CSP Spotlight: Stress in Preschoolers

After a traumatic event, it’s normal for children to show changes in behavior. Keep an eye on children to find out what kind of help or reassurance they need.

Preschoolers often display their concerns through actions rather than words. Here are some things to watch for: 

  • Unusual clinging 
  • Fear of being alone or without you 
  • More frequent tantrums or angry outbursts
  • Hitting or biting 
  • Wetting the bed or sucking thumb again 
  • Eating more or less than usual 
  • Can’t sleep or is restless 
  • Cries more than usual 
  • Fewer smiles, less laughter 
  • Won’t try new things
  • Bothered by sudden or loud noises
  • Trips, falls, or drops things a lot
  • Less open or outgoing than usual

Watch and Listen  

Here are some common reactions and ways you can respond. 

What You Might Observe . . . How You Can Help . . . 

Unusual clinging or fear of being alone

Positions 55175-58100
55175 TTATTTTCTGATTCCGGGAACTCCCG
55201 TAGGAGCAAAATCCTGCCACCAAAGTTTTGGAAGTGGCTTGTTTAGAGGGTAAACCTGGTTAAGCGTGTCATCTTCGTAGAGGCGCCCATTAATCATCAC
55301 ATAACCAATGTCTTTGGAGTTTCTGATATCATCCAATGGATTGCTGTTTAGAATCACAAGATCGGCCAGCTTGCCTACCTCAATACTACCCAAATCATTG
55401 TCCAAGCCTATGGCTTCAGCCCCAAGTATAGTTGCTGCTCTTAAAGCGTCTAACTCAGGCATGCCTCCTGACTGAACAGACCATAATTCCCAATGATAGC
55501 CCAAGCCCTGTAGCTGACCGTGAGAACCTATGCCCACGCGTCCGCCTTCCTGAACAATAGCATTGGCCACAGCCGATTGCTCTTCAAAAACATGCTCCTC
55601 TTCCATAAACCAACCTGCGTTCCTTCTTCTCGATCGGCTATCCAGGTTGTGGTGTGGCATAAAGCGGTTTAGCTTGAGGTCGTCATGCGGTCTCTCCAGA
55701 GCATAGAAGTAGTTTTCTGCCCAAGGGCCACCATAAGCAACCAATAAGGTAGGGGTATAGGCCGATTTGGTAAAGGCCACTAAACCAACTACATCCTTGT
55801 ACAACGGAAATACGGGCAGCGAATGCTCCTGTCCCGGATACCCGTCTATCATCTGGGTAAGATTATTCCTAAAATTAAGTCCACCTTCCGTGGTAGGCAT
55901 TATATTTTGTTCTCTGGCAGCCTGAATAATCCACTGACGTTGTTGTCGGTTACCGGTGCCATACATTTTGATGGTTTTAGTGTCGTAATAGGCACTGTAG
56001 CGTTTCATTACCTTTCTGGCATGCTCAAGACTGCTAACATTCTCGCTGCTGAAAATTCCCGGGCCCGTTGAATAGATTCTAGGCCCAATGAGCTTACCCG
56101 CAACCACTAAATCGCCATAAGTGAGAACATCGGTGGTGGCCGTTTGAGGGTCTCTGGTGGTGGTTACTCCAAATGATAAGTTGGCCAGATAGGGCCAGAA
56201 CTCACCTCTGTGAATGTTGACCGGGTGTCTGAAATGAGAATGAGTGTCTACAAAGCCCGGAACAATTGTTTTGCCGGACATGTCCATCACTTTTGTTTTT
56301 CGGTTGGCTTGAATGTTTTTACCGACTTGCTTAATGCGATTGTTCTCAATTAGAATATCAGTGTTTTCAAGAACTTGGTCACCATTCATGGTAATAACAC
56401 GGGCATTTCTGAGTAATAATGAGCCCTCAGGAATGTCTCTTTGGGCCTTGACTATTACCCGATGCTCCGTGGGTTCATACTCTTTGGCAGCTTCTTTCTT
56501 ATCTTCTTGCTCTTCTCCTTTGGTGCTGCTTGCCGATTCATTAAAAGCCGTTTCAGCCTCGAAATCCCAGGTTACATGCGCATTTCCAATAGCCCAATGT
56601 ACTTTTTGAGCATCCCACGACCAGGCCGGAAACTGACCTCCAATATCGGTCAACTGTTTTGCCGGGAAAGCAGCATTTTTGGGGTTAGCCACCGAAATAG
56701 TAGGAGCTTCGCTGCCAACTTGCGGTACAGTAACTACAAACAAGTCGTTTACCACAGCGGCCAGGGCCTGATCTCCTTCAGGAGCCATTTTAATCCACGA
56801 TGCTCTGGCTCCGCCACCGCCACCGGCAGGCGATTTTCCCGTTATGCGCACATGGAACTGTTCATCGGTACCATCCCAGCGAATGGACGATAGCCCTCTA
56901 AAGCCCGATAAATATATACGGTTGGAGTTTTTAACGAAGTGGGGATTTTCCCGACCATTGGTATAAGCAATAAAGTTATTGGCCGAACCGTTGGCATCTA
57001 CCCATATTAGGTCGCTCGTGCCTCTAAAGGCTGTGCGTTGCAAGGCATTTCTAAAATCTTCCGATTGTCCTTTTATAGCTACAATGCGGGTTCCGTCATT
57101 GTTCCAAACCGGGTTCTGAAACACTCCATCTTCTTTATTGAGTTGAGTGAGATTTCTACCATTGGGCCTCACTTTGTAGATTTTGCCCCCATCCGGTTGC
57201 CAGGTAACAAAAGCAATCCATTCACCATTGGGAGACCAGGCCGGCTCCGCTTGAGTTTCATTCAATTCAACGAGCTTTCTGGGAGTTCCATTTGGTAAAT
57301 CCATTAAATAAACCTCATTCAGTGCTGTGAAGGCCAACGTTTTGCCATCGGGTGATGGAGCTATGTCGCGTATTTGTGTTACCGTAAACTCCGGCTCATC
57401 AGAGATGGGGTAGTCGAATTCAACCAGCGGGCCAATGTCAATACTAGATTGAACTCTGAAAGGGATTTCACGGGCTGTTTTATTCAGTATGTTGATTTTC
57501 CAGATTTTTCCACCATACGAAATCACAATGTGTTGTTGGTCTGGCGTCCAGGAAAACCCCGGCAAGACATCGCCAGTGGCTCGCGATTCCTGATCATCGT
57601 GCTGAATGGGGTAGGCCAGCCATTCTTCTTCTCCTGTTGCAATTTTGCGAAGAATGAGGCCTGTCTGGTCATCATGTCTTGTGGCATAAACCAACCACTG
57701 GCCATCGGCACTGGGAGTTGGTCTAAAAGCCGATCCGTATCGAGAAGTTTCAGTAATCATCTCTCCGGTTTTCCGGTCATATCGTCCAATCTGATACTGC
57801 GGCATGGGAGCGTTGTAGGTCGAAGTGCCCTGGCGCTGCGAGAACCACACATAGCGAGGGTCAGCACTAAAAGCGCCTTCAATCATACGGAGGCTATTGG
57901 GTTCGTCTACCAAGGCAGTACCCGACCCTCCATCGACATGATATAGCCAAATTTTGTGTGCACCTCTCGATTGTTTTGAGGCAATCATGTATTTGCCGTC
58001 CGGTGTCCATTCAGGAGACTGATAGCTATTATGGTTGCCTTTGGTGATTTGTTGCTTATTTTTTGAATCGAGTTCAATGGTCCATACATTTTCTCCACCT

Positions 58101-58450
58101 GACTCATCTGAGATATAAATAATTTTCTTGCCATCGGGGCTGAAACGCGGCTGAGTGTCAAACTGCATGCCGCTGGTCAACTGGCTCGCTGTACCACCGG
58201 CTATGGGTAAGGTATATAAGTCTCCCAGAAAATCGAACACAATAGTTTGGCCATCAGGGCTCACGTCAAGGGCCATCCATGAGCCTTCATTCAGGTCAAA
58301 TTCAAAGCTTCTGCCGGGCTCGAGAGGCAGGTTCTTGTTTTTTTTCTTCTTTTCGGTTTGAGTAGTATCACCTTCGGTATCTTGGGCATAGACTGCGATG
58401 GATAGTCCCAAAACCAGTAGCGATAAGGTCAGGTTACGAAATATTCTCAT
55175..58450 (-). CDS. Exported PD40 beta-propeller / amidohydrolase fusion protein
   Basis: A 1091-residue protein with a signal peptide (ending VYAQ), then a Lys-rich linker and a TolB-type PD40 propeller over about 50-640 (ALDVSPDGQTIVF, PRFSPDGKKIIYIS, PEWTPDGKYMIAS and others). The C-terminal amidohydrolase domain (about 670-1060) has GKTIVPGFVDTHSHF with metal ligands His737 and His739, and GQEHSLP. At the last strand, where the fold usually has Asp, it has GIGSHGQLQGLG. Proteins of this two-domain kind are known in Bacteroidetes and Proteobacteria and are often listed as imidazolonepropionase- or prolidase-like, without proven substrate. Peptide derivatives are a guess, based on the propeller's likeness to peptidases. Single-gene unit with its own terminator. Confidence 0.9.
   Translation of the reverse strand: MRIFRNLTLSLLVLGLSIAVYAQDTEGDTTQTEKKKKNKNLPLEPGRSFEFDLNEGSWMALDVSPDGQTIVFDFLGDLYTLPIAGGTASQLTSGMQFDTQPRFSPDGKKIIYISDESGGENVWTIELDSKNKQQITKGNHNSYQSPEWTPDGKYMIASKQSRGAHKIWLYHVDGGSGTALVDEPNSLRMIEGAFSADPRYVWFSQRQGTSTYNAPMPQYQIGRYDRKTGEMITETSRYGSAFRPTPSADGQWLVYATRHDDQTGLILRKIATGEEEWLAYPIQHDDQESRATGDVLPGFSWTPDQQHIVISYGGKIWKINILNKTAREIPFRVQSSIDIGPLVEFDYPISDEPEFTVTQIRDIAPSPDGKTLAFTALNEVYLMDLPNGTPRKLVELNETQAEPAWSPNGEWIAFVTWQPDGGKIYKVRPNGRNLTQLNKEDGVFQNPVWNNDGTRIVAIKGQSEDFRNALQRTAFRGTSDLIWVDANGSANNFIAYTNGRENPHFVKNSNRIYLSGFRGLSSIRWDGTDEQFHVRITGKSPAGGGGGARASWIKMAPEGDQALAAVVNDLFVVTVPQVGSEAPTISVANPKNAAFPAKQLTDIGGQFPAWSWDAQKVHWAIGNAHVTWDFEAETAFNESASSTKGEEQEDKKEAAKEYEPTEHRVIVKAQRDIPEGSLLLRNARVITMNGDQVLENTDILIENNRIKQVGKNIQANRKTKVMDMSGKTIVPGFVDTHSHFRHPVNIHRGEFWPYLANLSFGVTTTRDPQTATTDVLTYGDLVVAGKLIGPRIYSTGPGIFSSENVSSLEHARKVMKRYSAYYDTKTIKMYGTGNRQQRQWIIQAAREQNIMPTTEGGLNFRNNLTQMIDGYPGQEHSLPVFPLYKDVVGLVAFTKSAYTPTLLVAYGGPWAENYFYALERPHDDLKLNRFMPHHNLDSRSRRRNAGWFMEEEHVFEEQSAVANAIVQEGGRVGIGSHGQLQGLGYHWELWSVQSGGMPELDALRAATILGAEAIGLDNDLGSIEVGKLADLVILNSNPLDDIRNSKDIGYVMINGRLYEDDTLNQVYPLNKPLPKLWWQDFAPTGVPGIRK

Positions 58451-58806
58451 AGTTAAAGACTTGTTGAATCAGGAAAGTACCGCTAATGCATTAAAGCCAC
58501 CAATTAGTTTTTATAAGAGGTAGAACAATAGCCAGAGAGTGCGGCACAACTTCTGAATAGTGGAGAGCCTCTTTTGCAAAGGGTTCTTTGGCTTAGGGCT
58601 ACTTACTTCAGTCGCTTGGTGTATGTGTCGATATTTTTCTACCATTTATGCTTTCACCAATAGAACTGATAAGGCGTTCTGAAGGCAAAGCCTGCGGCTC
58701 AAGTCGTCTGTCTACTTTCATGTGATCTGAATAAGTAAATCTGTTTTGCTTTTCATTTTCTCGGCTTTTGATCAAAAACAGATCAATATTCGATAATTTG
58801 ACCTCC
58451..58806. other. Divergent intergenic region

Give your child more hugs, hand-holding, and time on your lap. Use gentle words and reassure him that you will keep him safe. Offer a comfort item like a toy or blanket.  

Wetting the bed, thumb-sucking, or baby talk 

Know that these are normal behaviors after a stressful event. Keep offering plenty of love and affection.  

Fear that the disaster will happen again 

 As much as possible, try to keep your child away from the news or other reminders of the event. Remind her that the event is over and that she is safe with you.  

Trouble sleeping  

As much as possible, keep a consistent routine. Provide comforting activities. Offer extra cuddles, read a favorite story, or sing a favorite song each night.  

Less open, verbal, or outgoing than usual  

Spend time together and offer other ways for him to express himself, such as drawing. 

More frequent outbursts and tantrums 

Help your child put her feelings into words, such as angrysadscared, or worried. Provide an outlet by allowing her to play or by going for a walk together. 

 

If these behaviors last for more than a few weeks, seek help from a mental health professional, teacher, or counselor. 

 

Rate this item
(0 votes)
Super User

Druid City Media - Admin

Website: www.druidcitymedia.com

Druid City Living (DCL) is Tuscaloosa, Alabama's premier community newspaper, covering the great people, places and activities of the area.

 

captcha 

Most Popular